Adds a New Technical Risk Rating
The 2011 Procedures had three technical risk ratings – low, moderate, and high. The 2016 Procedures provide a fourth technical risk rating, which is “unacceptable.” It is defined as “likely to cause significant disruption of schedule, increased cost or degradation of performance” and the risk is unlikely to be overcome “even with special contractor emphasis and close Government monitoring.”
Recommends Debriefings in Person
Another change in the 2016 Procedures is a stated preference for face-to-face debriefings: “[w]henever practicable, debriefings should be conducted in person.” The Debriefing Guide at Appendix A of the 2016 Procedures is generally similar to the 2011 Procedures although it now directs that “Legal Counsel shall attend the debriefing when the offeror’s Legal Counsel will attend the debriefing.” (Emphasis supplied.) Contractors should note the “sample offeror questions” at A.9 of Appendix A, which includes a useful checklist of key questions for offerors to consider in preparing for a debriefing.
Source Selection Team Roles and Responsibilities
An interesting aspect of the new Procedures is the expanded roles and responsibilities section, including a new section on the role of Legal Counsel. That section recognizes that “Legal Counsel is an integral part of the source selection process and is crucial in reviewing documentation for legal sufficiency as well as providing legal advice throughout the source selection process.”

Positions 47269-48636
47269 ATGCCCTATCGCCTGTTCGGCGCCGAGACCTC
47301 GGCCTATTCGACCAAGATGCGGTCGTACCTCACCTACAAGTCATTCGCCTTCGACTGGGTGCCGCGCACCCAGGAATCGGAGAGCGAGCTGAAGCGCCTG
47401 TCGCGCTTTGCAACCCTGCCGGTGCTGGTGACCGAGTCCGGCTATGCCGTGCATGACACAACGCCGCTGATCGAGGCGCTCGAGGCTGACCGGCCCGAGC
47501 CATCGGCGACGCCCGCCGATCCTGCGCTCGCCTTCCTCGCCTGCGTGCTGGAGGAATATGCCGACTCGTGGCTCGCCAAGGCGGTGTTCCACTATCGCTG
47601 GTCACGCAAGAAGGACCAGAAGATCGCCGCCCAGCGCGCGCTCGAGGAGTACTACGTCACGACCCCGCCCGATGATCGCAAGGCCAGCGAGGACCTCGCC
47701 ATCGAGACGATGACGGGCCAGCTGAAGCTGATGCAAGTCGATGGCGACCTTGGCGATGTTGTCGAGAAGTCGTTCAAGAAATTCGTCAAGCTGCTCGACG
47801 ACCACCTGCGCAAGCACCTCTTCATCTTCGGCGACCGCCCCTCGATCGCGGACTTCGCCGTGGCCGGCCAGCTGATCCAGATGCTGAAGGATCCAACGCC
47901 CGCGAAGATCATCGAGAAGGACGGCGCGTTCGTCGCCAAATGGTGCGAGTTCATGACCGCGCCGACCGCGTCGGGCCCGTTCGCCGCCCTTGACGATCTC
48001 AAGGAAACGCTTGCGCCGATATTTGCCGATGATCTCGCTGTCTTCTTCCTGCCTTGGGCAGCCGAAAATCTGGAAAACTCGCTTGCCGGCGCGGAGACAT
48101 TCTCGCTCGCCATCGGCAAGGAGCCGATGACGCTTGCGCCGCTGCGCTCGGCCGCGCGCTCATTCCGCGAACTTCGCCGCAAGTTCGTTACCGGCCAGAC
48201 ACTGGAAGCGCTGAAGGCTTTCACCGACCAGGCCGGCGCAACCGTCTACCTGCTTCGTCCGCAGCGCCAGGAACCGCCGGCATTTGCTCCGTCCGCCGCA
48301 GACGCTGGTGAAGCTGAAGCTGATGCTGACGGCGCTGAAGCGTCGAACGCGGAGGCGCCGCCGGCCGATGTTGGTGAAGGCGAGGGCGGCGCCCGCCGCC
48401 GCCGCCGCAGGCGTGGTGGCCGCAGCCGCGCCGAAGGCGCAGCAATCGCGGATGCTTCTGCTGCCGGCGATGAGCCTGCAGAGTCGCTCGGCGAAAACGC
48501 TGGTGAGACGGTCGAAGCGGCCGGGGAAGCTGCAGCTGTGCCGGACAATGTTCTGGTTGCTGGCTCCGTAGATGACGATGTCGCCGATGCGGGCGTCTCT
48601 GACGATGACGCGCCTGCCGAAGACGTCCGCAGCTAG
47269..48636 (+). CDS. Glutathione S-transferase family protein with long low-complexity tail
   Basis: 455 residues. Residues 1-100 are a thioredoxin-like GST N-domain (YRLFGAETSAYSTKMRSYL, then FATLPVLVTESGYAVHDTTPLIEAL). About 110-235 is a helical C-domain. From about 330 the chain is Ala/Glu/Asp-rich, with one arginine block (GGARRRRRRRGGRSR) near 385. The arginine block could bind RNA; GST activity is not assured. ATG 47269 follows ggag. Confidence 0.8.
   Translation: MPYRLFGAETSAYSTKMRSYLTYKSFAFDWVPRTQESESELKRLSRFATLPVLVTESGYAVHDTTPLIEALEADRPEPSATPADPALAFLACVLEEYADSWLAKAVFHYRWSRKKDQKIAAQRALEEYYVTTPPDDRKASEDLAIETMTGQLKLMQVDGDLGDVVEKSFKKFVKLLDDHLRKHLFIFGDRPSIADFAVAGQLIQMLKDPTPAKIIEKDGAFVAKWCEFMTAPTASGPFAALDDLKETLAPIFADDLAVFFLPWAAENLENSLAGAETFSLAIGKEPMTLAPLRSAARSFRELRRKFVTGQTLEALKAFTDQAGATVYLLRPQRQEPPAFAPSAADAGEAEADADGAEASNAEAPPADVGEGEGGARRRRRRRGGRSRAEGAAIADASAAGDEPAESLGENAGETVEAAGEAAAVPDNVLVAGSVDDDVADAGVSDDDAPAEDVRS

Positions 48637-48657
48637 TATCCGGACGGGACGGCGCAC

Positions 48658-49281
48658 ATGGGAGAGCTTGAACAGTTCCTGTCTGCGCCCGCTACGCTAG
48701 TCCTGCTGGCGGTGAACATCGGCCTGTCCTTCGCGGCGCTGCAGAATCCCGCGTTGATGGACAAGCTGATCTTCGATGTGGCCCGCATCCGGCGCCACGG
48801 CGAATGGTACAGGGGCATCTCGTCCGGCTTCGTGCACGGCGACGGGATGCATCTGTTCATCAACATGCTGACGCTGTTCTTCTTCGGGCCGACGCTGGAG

Lowest Price Technically Acceptable
The 2016 Procedures address the Lowest Price Technically Acceptable (LPTA) Source Selection Process in Appendix C and include interesting language clarifying the appropriate use of LPTA. The Procedures, for example, continue to provide that the LPTA source selection process is appropriate when best value is expected to result from selection of the technically acceptable proposal with the lowest evaluated price and that this process may be used where the government places no value of the product or service exceeding threshold technical or performance requirements. Both the 2011 and 2016 Procedures also state that the appropriate use of LPTA includes “acquisitions of commercial or non-complex services or supplies which are clearly . . . defined,” but the 2016 Procedures add that those services and supplies also must be “objectively defined.” App. C, ¶ 1. When using LPTA, the Procedures also add that the agency’s “solicitation and the Source Selection Plan must clearly describe the minimum requirements that will be used to determine the acceptability of the proposal” and that “[w]ell-defined standards of performance and quality of services must be available to support the use of LPTA.” The new Procedures also advise procuring agencies that “[w]hen standards of performance and quality are subjective, or the Government places value on higher quality or performance, another approach should be used,” and that “LPTA should not be used when the SSA will be required to make a judgment as to the desirability of one offeror’s proposal versus a competing proposal.”